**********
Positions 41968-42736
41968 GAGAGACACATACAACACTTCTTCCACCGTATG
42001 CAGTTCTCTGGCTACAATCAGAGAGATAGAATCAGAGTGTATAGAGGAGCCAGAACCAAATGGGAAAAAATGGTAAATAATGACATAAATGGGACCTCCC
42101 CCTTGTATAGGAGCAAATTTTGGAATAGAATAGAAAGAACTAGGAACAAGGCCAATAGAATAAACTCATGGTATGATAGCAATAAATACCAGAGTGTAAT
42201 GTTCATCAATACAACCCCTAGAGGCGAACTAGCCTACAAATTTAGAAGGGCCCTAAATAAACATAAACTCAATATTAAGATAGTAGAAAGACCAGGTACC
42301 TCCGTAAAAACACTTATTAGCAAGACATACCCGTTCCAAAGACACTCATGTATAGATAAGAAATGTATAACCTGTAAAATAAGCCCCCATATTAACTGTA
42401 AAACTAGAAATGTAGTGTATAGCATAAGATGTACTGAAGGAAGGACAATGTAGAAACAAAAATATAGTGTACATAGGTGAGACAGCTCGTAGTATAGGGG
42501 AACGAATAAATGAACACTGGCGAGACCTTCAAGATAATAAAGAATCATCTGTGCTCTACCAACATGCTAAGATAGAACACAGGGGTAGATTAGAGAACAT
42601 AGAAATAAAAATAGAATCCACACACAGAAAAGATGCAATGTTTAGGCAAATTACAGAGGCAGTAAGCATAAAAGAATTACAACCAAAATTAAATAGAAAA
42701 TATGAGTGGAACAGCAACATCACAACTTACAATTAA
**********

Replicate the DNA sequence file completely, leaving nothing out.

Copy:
Positions 41968-42736
41968 GAGAGACACATACAACACTTCTTCCACCGTATG
42001 CAGTTCTCTGGCTACAATCAGAGAGATAGAATCAGAGTGTATAGAGGAGCCAGAACCAAATGGGAAAAAATGGTAAATAATGACATAAATGGGACCTCCC
42101 CCTTGTATAGGAGCAAATTTTGGAATAGAATAGAAAGAACTAGGAACAAGGCCAATAGAATAAACTCATGGTATGATAGCAATAAATACCAGAGTGTAAT
42201 GTTCATCAATACAACCCCTAGAGGCGAACTAGCCTACAAATTTAGAAGGGCCCTAAATAAACATAAACTCAATATTAAGATAGTAGAAAGACCAGGTACC
42301 TCCGTAAAAACACTTATTAGCAAGACATACCCGTTCCAAAGACACTCATGTATAGATAAGAAATGTATAACCTGTAAAATAAGCCCCCATATTAACTGTA
42401 AAACTAGAAATGTAGTGTATAGCATAAGATGTACTGAAGGAAGGACAATGTAGAAACAAAAATATAGTGTACATAGGTGAGACAGCTCGTAGTATAGGGG
42501 AACGAATAAATGAACACTGGCGAGACCTTCAAGATAATAAAGAATCATCTGTGCTCTACCAACATGCTAAGATAGAACACAGGGGTAGATTAGAGAACAT
42601 AGAAATAAAAATAGAATCCACACACAGAAAAGATGCAATGTTTAGGCAAATTACAGAGGCAGTAAGCATAAAAGAATTACAACCAAAATTAAATAGAAAA
42701 TATGAGTGGAACAGCAACATCACAACTTACAATTAA